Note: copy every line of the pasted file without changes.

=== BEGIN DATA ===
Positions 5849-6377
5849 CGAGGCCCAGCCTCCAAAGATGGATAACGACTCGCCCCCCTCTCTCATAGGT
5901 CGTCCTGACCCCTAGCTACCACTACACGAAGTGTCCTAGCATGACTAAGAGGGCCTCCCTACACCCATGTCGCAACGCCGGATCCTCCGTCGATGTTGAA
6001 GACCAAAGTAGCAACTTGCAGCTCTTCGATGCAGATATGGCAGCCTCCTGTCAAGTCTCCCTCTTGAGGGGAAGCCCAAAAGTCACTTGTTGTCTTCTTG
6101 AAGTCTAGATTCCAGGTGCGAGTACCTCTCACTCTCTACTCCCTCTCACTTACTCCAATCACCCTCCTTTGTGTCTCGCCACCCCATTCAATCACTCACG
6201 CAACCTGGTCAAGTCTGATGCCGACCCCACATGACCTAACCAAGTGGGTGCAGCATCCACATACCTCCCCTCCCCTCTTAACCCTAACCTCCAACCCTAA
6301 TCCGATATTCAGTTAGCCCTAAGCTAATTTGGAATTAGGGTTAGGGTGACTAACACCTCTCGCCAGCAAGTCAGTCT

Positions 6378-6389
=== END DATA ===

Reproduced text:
Positions 5849-6377
5849 CGAGGCCCAGCCTCCAAAGATGGATAACGACTCGCCCCCCTCTCTCATAGGT
5901 CGTCCTGACCCCTAGCTACCACTACACGAAGTGTCCTAGCATGACTAAGAGGGCCTCCCTACACCCATGTCGCAACGCCGGATCCTCCGTCGATGTTGAA
6001 GACCAAAGTAGCAACTTGCAGCTCTTCGATGCAGATATGGCAGCCTCCTGTCAAGTCTCCCTCTTGAGGGGAAGCCCAAAAGTCACTTGTTGTCTTCTTG
6101 AAGTCTAGATTCCAGGTGCGAGTACCTCTCACTCTCTACTCCCTCTCACTTACTCCAATCACCCTCCTTTGTGTCTCGCCACCCCATTCAATCACTCACG
6201 CAACCTGGTCAAGTCTGATGCCGACCCCACATGACCTAACCAAGTGGGTGCAGCATCCACATACCTCCCCTCCCCTCTTAACCCTAACCTCCAACCCTAA
6301 TCCGATATTCAGTTAGCCCTAAGCTAATTTGGAATTAGGGTTAGGGTGACTAACACCTCTCGCCAGCAAGTCAGTCT

Positions 6378-6389